Helping Children Cope After a Traumatic Event


How to Help Children Ages 6-11

5At this age, children are more able to talk about their thoughts and feelings and can better handle difficulties, but they still look to parents for comfort and guidance. Listening to them demonstrates your commitment. When scary things happen, seeing that parents can still parent may be the most reassuring thing for a frightened child.

Typical reactions of children ages 6 to 11:

  • Anxiety
  • Increased aggression, anger and irritability (like bullying or fighting with peers)
  • Sleep and appetite disturbances
  • Blaming themselves for the event
  • Moodiness or crying
  • Concerns about being taken care of
  • Fear of future injury or death of loved ones
  • Denying the event even occurred
  • Complaints about physical discomfort, such as stomachaches, headaches, and lethargy, which may be due to stress
  • Repeatedly asking questions
  • Refusing to discuss the event (more typical among kids ages 9 to 11)
  • Withdrawal from social interactions
  • Academic problems: Trouble with memory and concentration at school, refusing to attend

What you can do to help:

    • Reassure your child that he is safe. Children this age are comforted by facts. Use real words, such as hurricane, earthquake, flood, aftershock. For kids this age, knowledge is empowering and helps relieve anxiety.
    • Keep things as “normal” as possible. Bedtime and mealtime routines help kids feel safe and secure. If you are homeless or have been relocated, establish different routines and give your child some choice in the matter—for example, let her choose which story to tell at bed- time. This gives a child a sense of control during an uncertain time.
    • Limit exposure to TV, newspapers and radio. The more bad news school-age kids are exposed to, the more worried they will be. News footage can magnify the trauma of the event, so when a child does watch a news report or listen to the radio, sit with him so you can talk about it afterward. Avoid letting your child see graphic images.
    • Spend time talking with your child. Let him know that it is okay to ask questions and to express concerns or sadness. One way to encourage conversation is to use family time (such as mealtime) to talk about what is happening in the family as well as in the community. Also ask what his friends have been saying, so you can make sure to correct any misinformation.
    • Answer questions briefly but honestly. After a child has brought something up, first ask for his ideas so you can understand exactly what the concern is. Usually children ask a question because they are worried about something specific. Give a reassuring answer. If you do not know an answer to a question, it is okay to say, “I don’t know.” Do not speculate or repeat rumors.
    • Draw out children who do not talk. Open a discussion by sharing your own feelings—for example, you could say, “This was a very scary thing, and sometimes I wake up in the night because I am thinking about it. How are you feeling?” Doing this helps your child feel he is not alone in his concerns or fears. However, do not give a lot of detail about your own anxieties.
    • Keep children busy. Daily activities, such as playing with friends or going to school, may have been disrupted. Help kids think of alternative activities and organize playgroups with other parents.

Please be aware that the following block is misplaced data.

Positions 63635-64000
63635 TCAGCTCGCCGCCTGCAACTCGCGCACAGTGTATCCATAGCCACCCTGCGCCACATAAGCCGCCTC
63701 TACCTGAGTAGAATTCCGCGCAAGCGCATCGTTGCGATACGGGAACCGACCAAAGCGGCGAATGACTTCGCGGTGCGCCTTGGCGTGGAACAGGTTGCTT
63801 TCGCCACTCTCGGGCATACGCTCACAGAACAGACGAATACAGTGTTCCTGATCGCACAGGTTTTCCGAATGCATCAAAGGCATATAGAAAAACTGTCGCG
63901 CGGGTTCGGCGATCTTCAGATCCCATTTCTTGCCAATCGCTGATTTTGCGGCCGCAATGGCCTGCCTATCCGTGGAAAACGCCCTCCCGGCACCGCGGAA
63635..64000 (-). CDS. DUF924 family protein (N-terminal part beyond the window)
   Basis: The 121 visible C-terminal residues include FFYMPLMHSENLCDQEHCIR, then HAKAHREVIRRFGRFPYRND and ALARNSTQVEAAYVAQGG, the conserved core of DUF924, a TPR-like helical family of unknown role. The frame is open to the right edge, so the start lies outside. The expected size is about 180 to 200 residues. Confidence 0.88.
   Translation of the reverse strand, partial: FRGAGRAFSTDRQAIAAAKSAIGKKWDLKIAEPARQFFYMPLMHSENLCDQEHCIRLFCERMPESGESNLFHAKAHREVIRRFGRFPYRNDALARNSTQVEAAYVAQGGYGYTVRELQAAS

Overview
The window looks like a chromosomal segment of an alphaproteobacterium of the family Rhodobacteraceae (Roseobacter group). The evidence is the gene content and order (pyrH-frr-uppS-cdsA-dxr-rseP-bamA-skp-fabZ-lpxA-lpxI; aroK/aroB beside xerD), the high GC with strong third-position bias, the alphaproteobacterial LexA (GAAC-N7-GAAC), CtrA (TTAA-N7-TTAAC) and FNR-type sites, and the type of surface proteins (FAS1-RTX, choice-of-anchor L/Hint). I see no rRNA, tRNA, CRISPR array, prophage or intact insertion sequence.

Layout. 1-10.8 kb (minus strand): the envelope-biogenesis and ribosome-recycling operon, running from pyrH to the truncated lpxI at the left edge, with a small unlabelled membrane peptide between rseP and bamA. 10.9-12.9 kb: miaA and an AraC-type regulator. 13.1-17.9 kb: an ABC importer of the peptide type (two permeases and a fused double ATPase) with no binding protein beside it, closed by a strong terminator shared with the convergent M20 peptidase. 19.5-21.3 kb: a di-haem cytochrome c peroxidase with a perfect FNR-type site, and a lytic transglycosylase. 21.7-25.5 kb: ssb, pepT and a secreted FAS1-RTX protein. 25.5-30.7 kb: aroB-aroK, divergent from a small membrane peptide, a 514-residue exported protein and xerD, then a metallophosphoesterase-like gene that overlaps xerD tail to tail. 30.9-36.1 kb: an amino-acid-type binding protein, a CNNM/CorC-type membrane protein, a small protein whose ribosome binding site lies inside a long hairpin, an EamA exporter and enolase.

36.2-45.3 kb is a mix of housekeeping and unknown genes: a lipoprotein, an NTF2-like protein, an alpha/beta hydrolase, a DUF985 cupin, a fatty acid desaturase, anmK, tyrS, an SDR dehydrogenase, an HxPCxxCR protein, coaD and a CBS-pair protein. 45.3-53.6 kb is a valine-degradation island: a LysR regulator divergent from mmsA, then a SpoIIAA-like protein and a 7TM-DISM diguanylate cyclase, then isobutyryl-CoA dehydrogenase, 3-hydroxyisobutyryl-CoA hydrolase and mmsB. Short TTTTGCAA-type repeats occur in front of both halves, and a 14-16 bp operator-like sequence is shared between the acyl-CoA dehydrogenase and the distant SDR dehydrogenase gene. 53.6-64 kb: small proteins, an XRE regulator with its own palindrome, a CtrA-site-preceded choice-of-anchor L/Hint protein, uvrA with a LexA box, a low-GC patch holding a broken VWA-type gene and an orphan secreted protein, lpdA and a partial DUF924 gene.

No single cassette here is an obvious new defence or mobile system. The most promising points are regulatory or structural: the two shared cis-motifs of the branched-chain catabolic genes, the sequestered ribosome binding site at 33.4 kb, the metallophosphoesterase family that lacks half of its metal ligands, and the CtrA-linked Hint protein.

• Calm worries about friends’ safety. Reassure your children that their friends’ parents are taking care of them just as they are being cared for by you.
    • Talk about community recovery. Let children know that things are being done to keep them safe, or restore electricity and water, and that government and community groups are helping, if applicable.
    • Encourage kids to lend a hand. This will give them a sense of accomplishment and purpose at a time when they may feel helpless. Younger children can do small tasks for you; older ones can contribute to volunteer projects in the community


  • Find the hope. Children need to see the future to recover. Kids this age appreciate specifics. For example, in the event of a natural disaster, you could say: “People from all over the country are sending medical supplies, food, and water. They’ve built new places where people who are hurt will be taken care of, and they will build new homes. It’ll be very hard like this only for just a little while.”

How to help kids ages 6 to 11 cope with the death of a loved one:

  • Find out what your child is thinking. Ask questions before you make assumptions about what your child wants to know. For example, you can say, “It made me so upset when grandma died. What about you? It’s hard to think about, isn’t it?”
  • Use real words. Avoid euphemisms for death like “He went to a better place.” School-age children are easily confused by vague answers. Instead, you can say, “Grandma has died, she is not coming back, and it is okay to feel sad about that.”
  • Be as concrete as possible. Use simple drawings to describe things such as the body and injuries.
  • Inform your child. Let her know that anger and sadness are typical, and that if she avoids feelings she may feel worse later on.
  • Prepare your child for anticipated changes in routines or household functions. Talk about what the changes will mean for her.
  • Reassure your child. Help her understand it is okay, and normal, to have trouble with school, peers, and family during this time.
  • Encourage meaningful memorializing. Pray together as a family and take your child with you to church to light a candle. Your child might also want to write a letter to the deceased person or draw a picture you can hang up.
  • Be patient. Kids up to age 11 may think death is reversible, and can have trouble accepting the fact that the person may not return. You might need to say repeatedly, “He died and is not coming back, and I am sad.”

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